specimens barcoded:  19243
species barcoded:  2779
unnamed barcode  
clusters found: 
  Arrow Progress Reports

  Arrow Vision
  Arrow Species Checklists
  Arrow Collection Protocols
  Arrow Submit Data           Bold Systems
  Arrow Lab Procedures
  Arrow FAQs

  Arrow Leadership Team
  Arrow Campaigns & Partners
  Arrow All Participants
  Arrow Community Links
  Arrow Get Involved!

Collection Protocols
Specimen collection and preservation for barcoding
    The conventional ways of preserving caddisfly specimens include either pinning adults or preservation of larval and adult stages in 80% ethanol. In general, pinned (dried) specimens perform better in preserving DNA. Very large barcode studies (>100K specimens) on Lepidoptera have shown that best results derive from specimens collected within the last 5 years, but it is possible to analyze much older material. However, many specimens (adults and larvae) of Trichoptera are stored in ethanol, where DNA degrades rapidly because of the acidification of ethanol through time. As a result, ethanol preserved specimens should be analyzed within a year or two of capture. Collecting and preserving caddisflies in high concentration ethanol (95%) does slow DNA degradation. Ideally, ethanol should be changed a few days after the initial collection. This is particularly critical for larval specimens because of the large amount of water in their bodies. Other factors, such as temperature and exposure to sunlight can affect the life of DNA as well. Specimens should be kept in a refrigerator when possible.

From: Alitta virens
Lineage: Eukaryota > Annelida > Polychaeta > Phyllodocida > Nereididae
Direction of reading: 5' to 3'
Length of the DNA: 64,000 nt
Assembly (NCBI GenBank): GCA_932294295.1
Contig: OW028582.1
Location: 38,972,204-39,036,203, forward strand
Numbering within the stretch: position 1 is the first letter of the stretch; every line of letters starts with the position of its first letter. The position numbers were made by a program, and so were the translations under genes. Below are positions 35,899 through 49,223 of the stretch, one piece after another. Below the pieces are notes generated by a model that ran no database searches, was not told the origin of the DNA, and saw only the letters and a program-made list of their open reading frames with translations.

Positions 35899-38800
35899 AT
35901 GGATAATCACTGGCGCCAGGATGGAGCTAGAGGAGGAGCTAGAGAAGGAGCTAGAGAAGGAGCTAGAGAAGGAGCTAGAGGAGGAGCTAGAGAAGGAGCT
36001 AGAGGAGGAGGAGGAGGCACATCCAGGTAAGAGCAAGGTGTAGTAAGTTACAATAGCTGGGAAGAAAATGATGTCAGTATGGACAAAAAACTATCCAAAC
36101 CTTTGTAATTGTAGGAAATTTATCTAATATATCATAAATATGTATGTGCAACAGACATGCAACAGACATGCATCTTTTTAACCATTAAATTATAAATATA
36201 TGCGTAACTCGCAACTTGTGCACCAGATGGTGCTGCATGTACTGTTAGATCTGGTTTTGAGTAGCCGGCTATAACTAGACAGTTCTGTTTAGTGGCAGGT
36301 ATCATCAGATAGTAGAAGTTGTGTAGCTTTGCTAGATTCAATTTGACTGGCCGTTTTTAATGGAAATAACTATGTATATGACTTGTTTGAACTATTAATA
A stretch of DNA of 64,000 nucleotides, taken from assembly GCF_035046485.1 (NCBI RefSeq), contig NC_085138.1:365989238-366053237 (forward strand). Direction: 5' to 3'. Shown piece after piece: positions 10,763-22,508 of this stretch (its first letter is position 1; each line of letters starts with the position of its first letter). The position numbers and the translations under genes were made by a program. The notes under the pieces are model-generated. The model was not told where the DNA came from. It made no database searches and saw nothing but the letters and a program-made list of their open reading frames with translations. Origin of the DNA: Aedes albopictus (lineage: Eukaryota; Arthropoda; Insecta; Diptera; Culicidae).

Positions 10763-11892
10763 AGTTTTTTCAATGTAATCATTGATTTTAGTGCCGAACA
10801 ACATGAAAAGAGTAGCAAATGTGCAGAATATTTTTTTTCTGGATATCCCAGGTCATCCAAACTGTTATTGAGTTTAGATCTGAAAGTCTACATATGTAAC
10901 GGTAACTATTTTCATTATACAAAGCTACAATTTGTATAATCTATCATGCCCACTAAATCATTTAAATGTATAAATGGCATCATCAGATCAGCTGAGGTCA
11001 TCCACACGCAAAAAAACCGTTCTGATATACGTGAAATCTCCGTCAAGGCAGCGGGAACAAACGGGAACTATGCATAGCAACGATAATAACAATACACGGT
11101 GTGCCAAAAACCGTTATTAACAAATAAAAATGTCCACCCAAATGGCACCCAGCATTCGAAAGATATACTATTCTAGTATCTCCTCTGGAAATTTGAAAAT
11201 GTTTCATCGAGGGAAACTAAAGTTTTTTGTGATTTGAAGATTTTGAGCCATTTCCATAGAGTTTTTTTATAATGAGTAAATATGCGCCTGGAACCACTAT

Although male adults are preferred, females and immature life stages can also be used especially if they have been identified to species-level. Our recent study on the Trichoptera of the Great Smoky Mountains National Park has shown that life-stage associations for most species were correct. In order to measure the levels of genetic divergence within species, we plan to analyze multiple (>5) individuals for each species. The widest range of intraspecific morphological differentiation from the widest geographic distribution should be included when choosing the particular individuals for DNA analysis.

Museum Materials
    While fresh materials are preferred for establishing DNA barcode library, museum collections may serve as an alternative and critical resource. Although museum materials generally have lower success rate in DNA sequencing, they typically provide much more complete species coverage than new collection efforts. Additionally, freshly collected specimens can be examined against the type specimens that are deposited in various museums over the world using DNA sequences. A series of studies have shown that a very short fragment of COI sequences (~130 bps on the 5' terminus) can provide surprisingly good resolution (>95%) for species-level identification in Lepidoptera as well as in Ephemeroptera, Plecoptera, and Trichoptera (EPT). Because short DNA fragments are much easier to amplify in old specimens, museum materials, including type specimens, can be associated with fresh materials using these "mini-barcodes".

    Since the Trichoptera Barcode of Life campaign was launched in mid-2007, caddisfly specimens have been contributed from various sources (including amateur collectors and biomonitoring programs), to the CCDB. Researchers at the CCDB have also collected thousands of specimens at varied sites in the eastern half of North America ranging from Hudson Bay to the southern USA. Many of the species encountered still need to have their identifications confirmed by specialists. Certainly, with the help from Trichoptera specialists, the process of collecting reference barcodes for world caddisflies will be greatly accelerated.